A few hours ago, ICM released a constituency poll from Sheffield Hallam, suggesting that Nick Clegg has a 7% lead over his Labour opponent. On the face of it, this contradicts a string of Ashcroft polls in the same seat, the most recent of which gave Labour a slender 1% advantage. It's being widely assumed that the divergence can be explained by ICM providing respondents with the names of the leading candidates, something which Ashcroft never does. The Lib Dems are obviously keen to spin this as meaning that the Ashcroft polls are unreliable in general, including the ones that have shown them on course to lose seats in Scotland.
That may sound plausible, but there are a number of caveats. First of all, it's not actually clear that the ICM and Ashcroft polls are even in disagreement. The two results are within the margin of error of each other, and it's particularly noticeable that ICM have Labour fractionally ahead before applying the turnout filter and the 'spiral of silence' adjustment. Secondly, it can't automatically be assumed that naming the candidates down the phone produces a more accurate result. That certainly doesn't replicate the polling booth experience, because while some voters may scan the ballot paper carefully for the names of the candidates, others will just quickly look for the party emblems before marking their cross.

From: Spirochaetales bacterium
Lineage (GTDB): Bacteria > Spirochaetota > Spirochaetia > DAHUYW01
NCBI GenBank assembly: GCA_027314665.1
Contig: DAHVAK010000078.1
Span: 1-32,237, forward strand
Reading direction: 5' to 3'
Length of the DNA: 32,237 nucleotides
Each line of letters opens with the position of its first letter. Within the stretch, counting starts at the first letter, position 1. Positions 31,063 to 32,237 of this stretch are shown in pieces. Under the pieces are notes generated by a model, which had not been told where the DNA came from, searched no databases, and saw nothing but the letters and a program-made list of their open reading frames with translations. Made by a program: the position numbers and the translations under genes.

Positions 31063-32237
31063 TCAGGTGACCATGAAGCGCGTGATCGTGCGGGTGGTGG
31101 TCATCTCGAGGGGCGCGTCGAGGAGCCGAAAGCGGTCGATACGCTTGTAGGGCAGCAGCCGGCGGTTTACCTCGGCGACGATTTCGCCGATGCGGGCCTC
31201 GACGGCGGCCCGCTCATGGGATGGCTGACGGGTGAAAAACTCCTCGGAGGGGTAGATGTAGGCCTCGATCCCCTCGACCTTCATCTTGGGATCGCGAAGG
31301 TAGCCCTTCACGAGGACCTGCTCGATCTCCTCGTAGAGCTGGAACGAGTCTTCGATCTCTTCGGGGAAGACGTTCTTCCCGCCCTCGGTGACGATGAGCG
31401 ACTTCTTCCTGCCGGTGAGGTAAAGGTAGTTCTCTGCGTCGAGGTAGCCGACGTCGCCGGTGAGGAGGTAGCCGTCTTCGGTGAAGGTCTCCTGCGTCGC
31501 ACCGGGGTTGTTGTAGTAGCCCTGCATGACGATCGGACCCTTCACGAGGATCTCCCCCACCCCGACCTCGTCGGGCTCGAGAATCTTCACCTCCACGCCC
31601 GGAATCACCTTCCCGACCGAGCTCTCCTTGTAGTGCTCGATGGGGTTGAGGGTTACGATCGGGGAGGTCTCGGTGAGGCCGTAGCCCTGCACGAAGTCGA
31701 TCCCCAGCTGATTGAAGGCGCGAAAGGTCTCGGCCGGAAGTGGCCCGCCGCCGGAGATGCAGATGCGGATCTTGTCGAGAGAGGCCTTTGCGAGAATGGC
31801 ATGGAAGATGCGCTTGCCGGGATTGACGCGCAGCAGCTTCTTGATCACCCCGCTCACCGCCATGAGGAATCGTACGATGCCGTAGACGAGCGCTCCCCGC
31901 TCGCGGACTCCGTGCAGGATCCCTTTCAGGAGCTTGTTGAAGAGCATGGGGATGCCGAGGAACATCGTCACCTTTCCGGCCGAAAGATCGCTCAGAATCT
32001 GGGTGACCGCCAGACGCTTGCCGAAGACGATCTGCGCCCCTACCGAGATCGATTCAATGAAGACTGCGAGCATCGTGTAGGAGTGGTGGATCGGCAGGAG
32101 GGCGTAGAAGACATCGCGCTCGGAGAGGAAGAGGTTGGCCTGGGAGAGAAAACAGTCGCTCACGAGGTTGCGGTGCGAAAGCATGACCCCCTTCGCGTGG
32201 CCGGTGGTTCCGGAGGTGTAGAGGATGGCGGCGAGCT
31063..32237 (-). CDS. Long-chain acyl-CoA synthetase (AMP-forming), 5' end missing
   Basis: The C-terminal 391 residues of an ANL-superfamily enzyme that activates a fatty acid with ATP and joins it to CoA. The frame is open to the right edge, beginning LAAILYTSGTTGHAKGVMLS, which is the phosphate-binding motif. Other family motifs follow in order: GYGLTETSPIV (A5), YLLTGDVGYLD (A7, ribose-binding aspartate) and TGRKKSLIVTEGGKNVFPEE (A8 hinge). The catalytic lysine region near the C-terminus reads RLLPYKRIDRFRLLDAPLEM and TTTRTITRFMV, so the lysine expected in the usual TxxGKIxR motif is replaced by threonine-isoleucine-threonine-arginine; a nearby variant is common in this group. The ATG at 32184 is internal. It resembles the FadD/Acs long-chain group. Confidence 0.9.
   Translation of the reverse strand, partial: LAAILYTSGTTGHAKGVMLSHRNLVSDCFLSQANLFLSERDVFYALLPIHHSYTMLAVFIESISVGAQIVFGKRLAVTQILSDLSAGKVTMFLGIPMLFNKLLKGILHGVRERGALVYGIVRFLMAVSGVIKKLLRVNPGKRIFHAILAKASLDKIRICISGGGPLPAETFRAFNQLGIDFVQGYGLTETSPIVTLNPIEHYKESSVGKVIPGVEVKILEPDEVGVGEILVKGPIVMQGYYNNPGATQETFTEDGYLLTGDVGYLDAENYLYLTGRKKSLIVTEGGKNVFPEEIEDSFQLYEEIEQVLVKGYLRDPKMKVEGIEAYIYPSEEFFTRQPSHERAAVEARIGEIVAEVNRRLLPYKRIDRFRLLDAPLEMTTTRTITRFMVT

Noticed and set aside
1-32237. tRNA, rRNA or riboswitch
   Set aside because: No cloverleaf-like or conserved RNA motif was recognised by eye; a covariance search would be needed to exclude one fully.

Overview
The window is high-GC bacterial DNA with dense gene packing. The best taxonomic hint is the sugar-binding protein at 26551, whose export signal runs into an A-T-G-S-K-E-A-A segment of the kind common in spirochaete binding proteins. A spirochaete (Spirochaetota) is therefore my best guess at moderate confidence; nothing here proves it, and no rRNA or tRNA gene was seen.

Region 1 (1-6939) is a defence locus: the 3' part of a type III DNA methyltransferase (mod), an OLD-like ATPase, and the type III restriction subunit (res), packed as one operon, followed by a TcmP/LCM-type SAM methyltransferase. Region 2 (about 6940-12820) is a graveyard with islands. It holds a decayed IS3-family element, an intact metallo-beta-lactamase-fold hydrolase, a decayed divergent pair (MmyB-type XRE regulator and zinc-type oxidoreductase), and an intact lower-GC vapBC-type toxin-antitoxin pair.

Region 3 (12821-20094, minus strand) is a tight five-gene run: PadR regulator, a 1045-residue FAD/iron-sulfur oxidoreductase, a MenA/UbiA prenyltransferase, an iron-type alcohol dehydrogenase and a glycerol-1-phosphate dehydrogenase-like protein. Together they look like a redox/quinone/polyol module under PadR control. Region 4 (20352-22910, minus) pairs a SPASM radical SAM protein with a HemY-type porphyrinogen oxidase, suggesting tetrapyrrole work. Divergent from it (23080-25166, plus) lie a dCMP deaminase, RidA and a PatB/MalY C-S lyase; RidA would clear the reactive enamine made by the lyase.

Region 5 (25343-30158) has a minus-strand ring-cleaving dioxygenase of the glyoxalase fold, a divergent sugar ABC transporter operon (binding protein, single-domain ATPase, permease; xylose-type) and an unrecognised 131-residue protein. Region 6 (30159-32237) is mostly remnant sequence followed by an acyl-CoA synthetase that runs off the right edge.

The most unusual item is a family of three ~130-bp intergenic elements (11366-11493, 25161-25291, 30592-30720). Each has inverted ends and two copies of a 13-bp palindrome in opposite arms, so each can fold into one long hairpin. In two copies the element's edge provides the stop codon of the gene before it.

Most importantly, the Lib Dems mustn't get away with claiming that their 'comfort polling' - including the poll purporting to show Jo Swinson narrowly ahead of the SNP in East Dunbartonshire - is now vindicated simply because it names the candidates. The main reason those polls have no credibility is that they use a question sequence designed to get respondents thinking positively about the local Lib Dem MP just before they are asked the voting intention question. Needless to say, ICM haven't done anything as silly as that.
But if we assume for the sake of argument that the ICM poll in Sheffield is a useful guide to how much Ashcroft may be underestimating the Lib Dem incumbency bonus, what does that mean for the SNP's prospects in Lib Dem-held seats north of the border? Ashcroft has polled seven such seats, including six in which the SNP have emerged as the main challengers. In those six, the smallest SNP lead he's found is 11% in East Dunbartonshire. The difference between the Ashcroft and ICM polls in Sheffield is equivalent to a 4% swing - so if the same applies in Scotland, the SNP would still be ahead in all six seats. Admittedly, it would be a close run thing in a couple of them - but not in Inverness. Unless Danny Alexander turns out to have a bigger personal vote than Nelson Mandela, he really is toast.